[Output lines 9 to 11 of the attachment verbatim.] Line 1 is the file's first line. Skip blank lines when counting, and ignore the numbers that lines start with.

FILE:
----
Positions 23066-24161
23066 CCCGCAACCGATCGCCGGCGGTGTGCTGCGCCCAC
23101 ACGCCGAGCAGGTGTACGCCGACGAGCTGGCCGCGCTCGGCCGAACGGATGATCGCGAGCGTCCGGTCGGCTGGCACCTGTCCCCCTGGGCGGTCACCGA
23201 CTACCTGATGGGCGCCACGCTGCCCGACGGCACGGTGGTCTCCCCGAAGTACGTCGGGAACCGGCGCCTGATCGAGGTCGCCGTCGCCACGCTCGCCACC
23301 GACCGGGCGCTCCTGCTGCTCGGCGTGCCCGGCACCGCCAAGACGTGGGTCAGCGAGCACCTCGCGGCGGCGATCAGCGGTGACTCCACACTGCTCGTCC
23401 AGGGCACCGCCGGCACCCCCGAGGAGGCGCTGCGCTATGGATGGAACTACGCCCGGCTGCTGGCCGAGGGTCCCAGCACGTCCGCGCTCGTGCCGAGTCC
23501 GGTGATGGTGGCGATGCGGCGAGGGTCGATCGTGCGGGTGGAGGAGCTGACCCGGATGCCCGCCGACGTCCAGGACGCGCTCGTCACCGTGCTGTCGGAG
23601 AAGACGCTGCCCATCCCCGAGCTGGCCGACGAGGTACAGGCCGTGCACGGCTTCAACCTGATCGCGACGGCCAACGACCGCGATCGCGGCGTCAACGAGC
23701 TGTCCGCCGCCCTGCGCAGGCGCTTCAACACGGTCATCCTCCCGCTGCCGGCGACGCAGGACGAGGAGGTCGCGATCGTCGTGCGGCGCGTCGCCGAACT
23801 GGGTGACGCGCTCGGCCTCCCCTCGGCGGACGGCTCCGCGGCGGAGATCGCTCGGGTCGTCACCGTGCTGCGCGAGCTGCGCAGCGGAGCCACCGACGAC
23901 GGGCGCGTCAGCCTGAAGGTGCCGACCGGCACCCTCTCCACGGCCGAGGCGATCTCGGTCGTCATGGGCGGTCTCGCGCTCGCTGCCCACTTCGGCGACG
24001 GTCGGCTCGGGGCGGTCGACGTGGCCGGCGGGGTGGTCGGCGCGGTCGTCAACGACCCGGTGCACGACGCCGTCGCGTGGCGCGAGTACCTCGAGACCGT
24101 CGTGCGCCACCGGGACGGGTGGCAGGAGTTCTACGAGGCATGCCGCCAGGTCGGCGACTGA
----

23701 TGTCCGCCGCCCTGCGCAGGCGCTTCAACACGGTCATCCTCCCGCTGCCGGCGACGCAGGACGAGGAGGTCGCGATCGTCGTGCGGCGCGTCGCCGAACT
23801 GGGTGACGCGCTCGGCCTCCCCTCGGCGGACGGCTCCGCGGCGGAGATCGCTCGGGTCGTCACCGTGCTGCGCGAGCTGCGCAGCGGAGCCACCGACGAC
23901 GGGCGCGTCAGCCTGAAGGTGCCGACCGGCACCCTCTCCACGGCCGAGGCGATCTCGGTCGTCATGGGCGGTCTCGCGCTCGCTGCCCACTTCGGCGACG